This morning my horoscope read –
“You’re ready for a fearless and freewheeling adventure.”
So I threw the dog in the motorhome, kissed the hubby goodbye, and pointed the nose cone south.
I felt that little tingle of excitement that always rises at the start of a new journey. The sun was shining, skies pale blue, and a wispy half-moon hung low in the morning. It was promising to be a beautiful day, and I knew I’d find myself bored and stiff from the drive later in the afternoon, so I relished the moment.
Tim has been called up for jury duty, so rather than go adventuring with me, he’ll be performing his civic duty in the stuffy Hall of Justice and get paid a whopping $12.50 a day for his trouble. I believe that will cover about an hour of downtown parking and two miles worth of gas.
As I left town the winter grass was the color of shredded wheat at the bottom of a breakfast bowl, and just as soggy after months of snow and ice. A couple hours later, traveling a chippy 61 miles per hour – hey, I’m driving a house here, it’s built for comfort not for speed! – I passed a series of little towns and attractions who make their living off tourism crumbs that fall from Mammoth Cave National Park.
Signs announced exits for Horse Cave, Cave City, Lost River Cave, and Kentucky Down Under – which astonishingly isn’t a cavern tour at all, but a zoo filled with animals from Australia. Go figure.
Further down the road is Bowling Green where the Corvette plant churns out swanky sports cars. This is also the home of The Corvette Museum, recently in the news because a giant sinkhole opened up under the showroom and swallowed about a dozen prized and irreplaceable Corvettes. Pictures from the site looked like a gargantuan toddler had thrown all his toy cars in a giant toilet, added some rocks and gravel from the backyard and held down the flush handle. Cars lay jumbled and crunched in a hole of such immense size that the bottom couldn’t be found. I’m sure many a serious car collector shed a tear and then scrabbled to his own garage to check the floor for cracks.
So naturally I had to stop by and see the mess. Sure enough, there were stern looking contractors in hard hats shuffling around the rim of the hole, just barely visible from outside the iconic bright yellow dome where I stood with a couple of other gawkers.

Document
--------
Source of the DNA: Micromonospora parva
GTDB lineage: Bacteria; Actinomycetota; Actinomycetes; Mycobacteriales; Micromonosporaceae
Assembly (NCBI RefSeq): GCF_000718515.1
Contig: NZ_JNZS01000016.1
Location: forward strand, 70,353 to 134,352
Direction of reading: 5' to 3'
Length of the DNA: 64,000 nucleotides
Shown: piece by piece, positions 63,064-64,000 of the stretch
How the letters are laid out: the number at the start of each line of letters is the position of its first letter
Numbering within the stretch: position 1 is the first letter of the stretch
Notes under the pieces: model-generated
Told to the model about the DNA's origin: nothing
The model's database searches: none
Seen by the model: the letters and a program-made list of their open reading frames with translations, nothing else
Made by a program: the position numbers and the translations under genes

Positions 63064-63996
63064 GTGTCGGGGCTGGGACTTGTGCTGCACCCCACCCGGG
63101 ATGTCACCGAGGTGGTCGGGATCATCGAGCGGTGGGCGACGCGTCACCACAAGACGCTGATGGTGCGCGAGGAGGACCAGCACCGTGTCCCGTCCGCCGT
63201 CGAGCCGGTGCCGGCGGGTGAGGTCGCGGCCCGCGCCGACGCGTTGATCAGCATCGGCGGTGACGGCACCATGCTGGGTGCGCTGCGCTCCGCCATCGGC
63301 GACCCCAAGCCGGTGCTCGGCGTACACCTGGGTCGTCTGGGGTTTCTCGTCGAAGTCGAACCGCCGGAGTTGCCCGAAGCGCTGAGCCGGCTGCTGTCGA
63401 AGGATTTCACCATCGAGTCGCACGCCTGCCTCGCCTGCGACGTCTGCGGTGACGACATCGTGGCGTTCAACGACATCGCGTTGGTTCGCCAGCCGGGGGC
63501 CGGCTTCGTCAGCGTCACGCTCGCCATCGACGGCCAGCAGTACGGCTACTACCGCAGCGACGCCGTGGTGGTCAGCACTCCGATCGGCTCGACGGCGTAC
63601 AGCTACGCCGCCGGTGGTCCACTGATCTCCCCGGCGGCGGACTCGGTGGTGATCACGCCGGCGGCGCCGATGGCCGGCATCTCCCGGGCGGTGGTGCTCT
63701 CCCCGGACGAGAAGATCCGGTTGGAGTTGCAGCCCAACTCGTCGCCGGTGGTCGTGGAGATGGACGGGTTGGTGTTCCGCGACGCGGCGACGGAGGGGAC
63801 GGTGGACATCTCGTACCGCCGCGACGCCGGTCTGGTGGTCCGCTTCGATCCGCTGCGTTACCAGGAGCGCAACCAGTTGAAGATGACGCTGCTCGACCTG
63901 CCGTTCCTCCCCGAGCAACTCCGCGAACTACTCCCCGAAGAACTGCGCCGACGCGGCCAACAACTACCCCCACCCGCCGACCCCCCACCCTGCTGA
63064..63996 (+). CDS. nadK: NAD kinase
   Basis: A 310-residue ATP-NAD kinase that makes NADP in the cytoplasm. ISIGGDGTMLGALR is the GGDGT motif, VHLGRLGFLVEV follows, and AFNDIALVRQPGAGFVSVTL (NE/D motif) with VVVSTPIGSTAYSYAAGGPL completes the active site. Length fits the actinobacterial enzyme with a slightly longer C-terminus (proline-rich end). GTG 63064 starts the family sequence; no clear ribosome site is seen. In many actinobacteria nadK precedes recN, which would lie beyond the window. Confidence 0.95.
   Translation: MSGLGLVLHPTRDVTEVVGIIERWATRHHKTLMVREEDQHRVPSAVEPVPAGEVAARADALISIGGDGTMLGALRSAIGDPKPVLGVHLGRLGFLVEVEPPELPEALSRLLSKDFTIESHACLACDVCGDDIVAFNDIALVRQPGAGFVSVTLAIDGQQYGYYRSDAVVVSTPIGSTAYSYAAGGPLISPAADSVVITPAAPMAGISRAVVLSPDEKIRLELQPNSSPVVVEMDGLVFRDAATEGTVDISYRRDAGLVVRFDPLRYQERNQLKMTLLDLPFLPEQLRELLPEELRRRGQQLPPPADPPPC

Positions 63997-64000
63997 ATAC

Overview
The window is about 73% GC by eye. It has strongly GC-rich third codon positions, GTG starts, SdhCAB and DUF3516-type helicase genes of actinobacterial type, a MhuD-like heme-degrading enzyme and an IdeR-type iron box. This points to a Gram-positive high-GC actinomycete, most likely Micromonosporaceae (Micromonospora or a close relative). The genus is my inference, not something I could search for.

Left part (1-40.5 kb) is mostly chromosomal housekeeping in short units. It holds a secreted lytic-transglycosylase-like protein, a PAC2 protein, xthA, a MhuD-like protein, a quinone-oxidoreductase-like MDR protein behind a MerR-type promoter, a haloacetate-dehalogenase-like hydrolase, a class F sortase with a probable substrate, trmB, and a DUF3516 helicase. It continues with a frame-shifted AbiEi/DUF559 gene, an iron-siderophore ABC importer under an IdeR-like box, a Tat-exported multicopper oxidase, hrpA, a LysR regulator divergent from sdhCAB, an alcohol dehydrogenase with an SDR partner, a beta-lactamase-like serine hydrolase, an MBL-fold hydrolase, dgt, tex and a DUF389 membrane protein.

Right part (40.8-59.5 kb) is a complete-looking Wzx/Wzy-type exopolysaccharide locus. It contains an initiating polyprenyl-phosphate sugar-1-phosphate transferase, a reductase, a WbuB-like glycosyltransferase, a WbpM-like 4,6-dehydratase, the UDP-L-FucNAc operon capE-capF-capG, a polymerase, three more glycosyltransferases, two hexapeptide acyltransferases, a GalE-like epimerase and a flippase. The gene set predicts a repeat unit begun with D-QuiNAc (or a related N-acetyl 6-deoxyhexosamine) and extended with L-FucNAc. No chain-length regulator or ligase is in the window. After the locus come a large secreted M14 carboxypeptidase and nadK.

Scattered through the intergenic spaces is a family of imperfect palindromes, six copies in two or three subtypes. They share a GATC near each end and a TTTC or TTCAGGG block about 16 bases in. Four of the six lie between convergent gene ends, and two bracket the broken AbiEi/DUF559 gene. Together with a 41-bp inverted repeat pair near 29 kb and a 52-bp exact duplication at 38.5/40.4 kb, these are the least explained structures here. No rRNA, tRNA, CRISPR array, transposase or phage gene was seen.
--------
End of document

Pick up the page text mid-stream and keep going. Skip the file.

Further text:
The directors of the Corvette Museum have vowed stoically to carry on, and will rebuild the showroom – get this – in the exact same location! I can only imagine how this decision was made…
Say, Earl, what do you think we should do now?
Geez, Bob, why don’t we toss in a couple metric tons of concrete and lay some rebar on top. That should do it, don’t ya think?
Great idea, Earl! Cos’ there’s nothing wrong with the big yellow dome.
I guarantee if you talked to any farmer in these parts he’d tell you sinkholes don’t scab over and heal themselves. They only go two directions – wider and deeper. And usually a hundred feet away a couple of new holes open up and start gobbling up the landscape like country cousins.
While I was standing in front of the Visitor Center pondering all this, a woman came up and requested a picture of the dog. Our Siberian Husky attracts a lot of attention, so this was nothing new. But Shadow, in an uncanny sense of timing, began twirling around on the end of the leash preparing to make a large deposit on the pristine sidewalk. I scuttled him over to some rose bushes just in the nick of time and heard the faint click of a camera behind me. I’m sure she’ll be very proud of that picture when she gets home.
The dog and I beat a hasty retreat, not just because we had despoiled the landscaping, but also it crossed my mind that another sinkhole could easily peril the parking lot and the motorhome might be swallowed whole.
We cruised uneventfully through Nashville and then the remainder of Tennessee, stopping for an occasional stretch of the legs and to photograph the colorful redneck population. It wasn’t until we reached Alabama that I finally spotted the first true green grass, a good sign that warmer climes are ahead.
Tonight we are resting in Point Mallard, a swell and pleasingly priced campground near Decatur. Supper has been enjoyed and the Olympics are playing on a crystal local channel. Time to tuck in.
Dash Cam Highlights: